Burge's death leaves a void for those who worked with him in online travel and at startups he invested in. His more recent support of artists and other creators left a cultural legacy in the UK.
Hugo Burge, a British entrepreneur, startup investor, and arts supporter perhaps best known as the former CEO of both Cheapflights and then the Momondo Group, died at his home on Wednesday.
“A terrible and unexpected loss,” said David Soskin, who worked as a co-investor with Burge across two decades. “He was much too modest about his talents, not only as a successful technology CEO and investor but also as a creator of an arts and crafts center at Marchmont House, his magnificent Palladian residence in Scotland.”
In 2000, Burge co-founded Howzat Media, a firm investing in digital businesses. An early investment was in UK-headquartered online travel deals company Cheapflights, when it was a three-person operation.
Burge advised and became CEO of Cheapflights, helping it grow to the point that in 2011 it acquired Denmark-based travel-price comparison site Momondo. Burge became CEO of the combined Momondo Group and used bank debt, serviced out of cash flow, to create an organization with more than 350 employees. In 2014, private equity investment injected $130 million.
In 2017, the Priceline Group (now Booking Holdings) acquired Momondo Group for $550 million.
“It quickly became clear to all of us that Hugo was a businessman from the top shelf, intelligent, empathetic, calm, analytical, mathematical, and very hardworking,” said Martin Lumbye. who met Burge in 2009 when Burge was CEO and main shareholder of Cheapflights Media, and he was then a partner and part of the team that negotiated the merger and sale of Momondo to Cheapflights. “Hugo’s background as an incarnate English gentleman was not only a style but also an honest part of his personality.”
Along the way, Burge played an early-stage investor in startups, primarily travel ones, through another firm, Howzat Ventures. One early investment was in Trivago. By 2012, when the firm exited Triavgo, the startup had a $1 billion valuation.
After the Momondo Group deal and the Trivago payout, Burge stepped down as CEO and left online travel.
In 2018, The Times of London, in typical British cheek, said at the time that Burge “might be the nation’s most eligible bachelor.” The quote seemed to mortify him.
Supporter of Culture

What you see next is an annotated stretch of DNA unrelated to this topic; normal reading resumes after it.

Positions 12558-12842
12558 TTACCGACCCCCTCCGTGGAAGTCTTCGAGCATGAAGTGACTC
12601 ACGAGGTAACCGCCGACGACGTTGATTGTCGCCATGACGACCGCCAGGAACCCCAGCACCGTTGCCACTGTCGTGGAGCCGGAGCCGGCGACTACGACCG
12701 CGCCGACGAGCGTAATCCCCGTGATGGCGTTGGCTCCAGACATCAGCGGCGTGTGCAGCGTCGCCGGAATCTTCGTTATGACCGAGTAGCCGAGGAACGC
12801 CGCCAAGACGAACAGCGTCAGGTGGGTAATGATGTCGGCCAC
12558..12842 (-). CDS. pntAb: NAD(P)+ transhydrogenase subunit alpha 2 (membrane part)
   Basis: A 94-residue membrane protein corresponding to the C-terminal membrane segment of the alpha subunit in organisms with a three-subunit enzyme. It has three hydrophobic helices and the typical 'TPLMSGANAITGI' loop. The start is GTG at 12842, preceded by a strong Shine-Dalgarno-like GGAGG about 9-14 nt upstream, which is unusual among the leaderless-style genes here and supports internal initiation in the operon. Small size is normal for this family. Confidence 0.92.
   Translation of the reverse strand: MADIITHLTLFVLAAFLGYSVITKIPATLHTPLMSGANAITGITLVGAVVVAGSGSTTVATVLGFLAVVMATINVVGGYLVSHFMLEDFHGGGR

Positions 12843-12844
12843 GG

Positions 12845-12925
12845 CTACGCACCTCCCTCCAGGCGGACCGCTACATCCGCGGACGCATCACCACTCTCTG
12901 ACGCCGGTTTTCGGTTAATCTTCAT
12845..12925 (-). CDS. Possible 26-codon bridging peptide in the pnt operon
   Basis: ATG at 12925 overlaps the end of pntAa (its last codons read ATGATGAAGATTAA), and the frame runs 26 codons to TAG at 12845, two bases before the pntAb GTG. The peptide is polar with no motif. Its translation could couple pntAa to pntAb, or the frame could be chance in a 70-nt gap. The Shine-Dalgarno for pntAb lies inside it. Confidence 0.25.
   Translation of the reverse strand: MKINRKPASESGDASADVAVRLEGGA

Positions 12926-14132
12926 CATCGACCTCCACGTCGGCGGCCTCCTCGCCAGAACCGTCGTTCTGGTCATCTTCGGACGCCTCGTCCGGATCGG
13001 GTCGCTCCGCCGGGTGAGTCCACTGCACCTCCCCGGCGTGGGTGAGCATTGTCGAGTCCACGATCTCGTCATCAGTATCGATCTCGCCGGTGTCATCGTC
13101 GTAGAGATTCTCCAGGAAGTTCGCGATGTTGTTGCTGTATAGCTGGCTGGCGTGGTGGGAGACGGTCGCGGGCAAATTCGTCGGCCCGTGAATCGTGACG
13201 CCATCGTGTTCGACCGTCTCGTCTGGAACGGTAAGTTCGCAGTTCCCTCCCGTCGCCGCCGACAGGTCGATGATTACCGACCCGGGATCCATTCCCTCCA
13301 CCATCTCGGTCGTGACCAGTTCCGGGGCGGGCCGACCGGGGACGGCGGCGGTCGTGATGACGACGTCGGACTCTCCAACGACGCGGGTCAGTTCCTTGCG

The Momondo sale led Burge to create a new fund, Marchmont Ventures, that supported activities with the ultimate purpose of building “sustainable creativity.”
Burge and Alan Martin, formerly chief financial officer at Momondo Group, ran the fund. Investments have included supporting the re-launch of an art fair in southern Scotland.
Burge dreamt of transforming Marchmont House — a mansion in Greenlaw, Scotland — into a home for creators.
In 1988, Burge’s father Oliver, as a director of Marchmont Farms Ltd., bought part of the Marchmont estate. Then father and son bought the house together in 2007. Since 2011, Hugo Burge jointly led a restoration of the house and, since, late 2020, encouraged the hosting of artists, artisans, and other creators. Burge was one of the UK’s highest-profile champions of the Arts and Crafts movement.
News spread on Thursday of Burge’s death, startling friends and former colleagues.
“We’re all still in shock at the passing of our beloved Hugo,” said Alan Martin, who worked alongside Burge as a chief financial officer at Cheapflights and Momondo and subsequently at Marchmont Ventures.
Sarah Hanan, chief commercial officer at DoHop, had previously worked with Burge at Momondo Group. She said: “Hugo was a true gentleman, a wonderful leader, and a friend. His tenacity and vision drove the global success of Cheapfights, and later Momondo. He created a wonderful work culture that all ex-Cheapflighters still talk about today. We will miss him terribly.”
Another person saddened by Burge’s passing was Kate Irwin, managing director EMEA for Skift, who once worked at Momondo Group.
“He was an inspirational leader in business and a smart, kind-hearted, and thoughtful man that I will miss,” Irwin said. “Sending my thoughts and prayers to his friends and family.”
“Hugo was a very special man and changed the lives of those lucky enough to know him,” said Phil Bloomfield, who led communications at Cheapflights and now does so at dNata Travel Group.
If you were a business journalist and on your way to meet or talk on the phone with Hugo Burge, regardless of the circumstances you knew you would be talking and joking around with a guy who always had a ready quip and wry comment, and was ever an insightful entrepreneur.
Here’s an audio clip of Burge in 2016, as part of Skift’s Definitive Oral History of Online Travel, describing Priceline’s years-earlier failed launch in the UK.
Online travel veteran Krista Pappas got to know Burge in the early 2000s and came to appreciate him as a “flame thrower,” meaning a problem solver.
“Hugo never lost his sense of humor,” Pappas said. “We had a running joke that he was training to be the world’s first flame-throwing Olympian. Meanwhile, his beach volleyball skills were just as good as his swimming.”
Pappas recalled Burge as “a wonderful human being, not only for all his kindness and accomplishments but also for his great wit, infectious energy, and spirit. He brought joy and laughter to everyone and his love for adventure inspired countless others to explore the world around them. Very sad indeed.”
An Instagram post on Thursday from his arts organization Marchmont House said that Burge’s family asked for privacy. Arrangements for a memorial service have yet to be announced.
Skift’s Dennis Schaal contributed to this story.
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Photo credit: Hugo Burge, Marchmont Ventures Ltd director, shown September 2020. Photo by Colin Hattersley. Source: Marchmont House Ventures.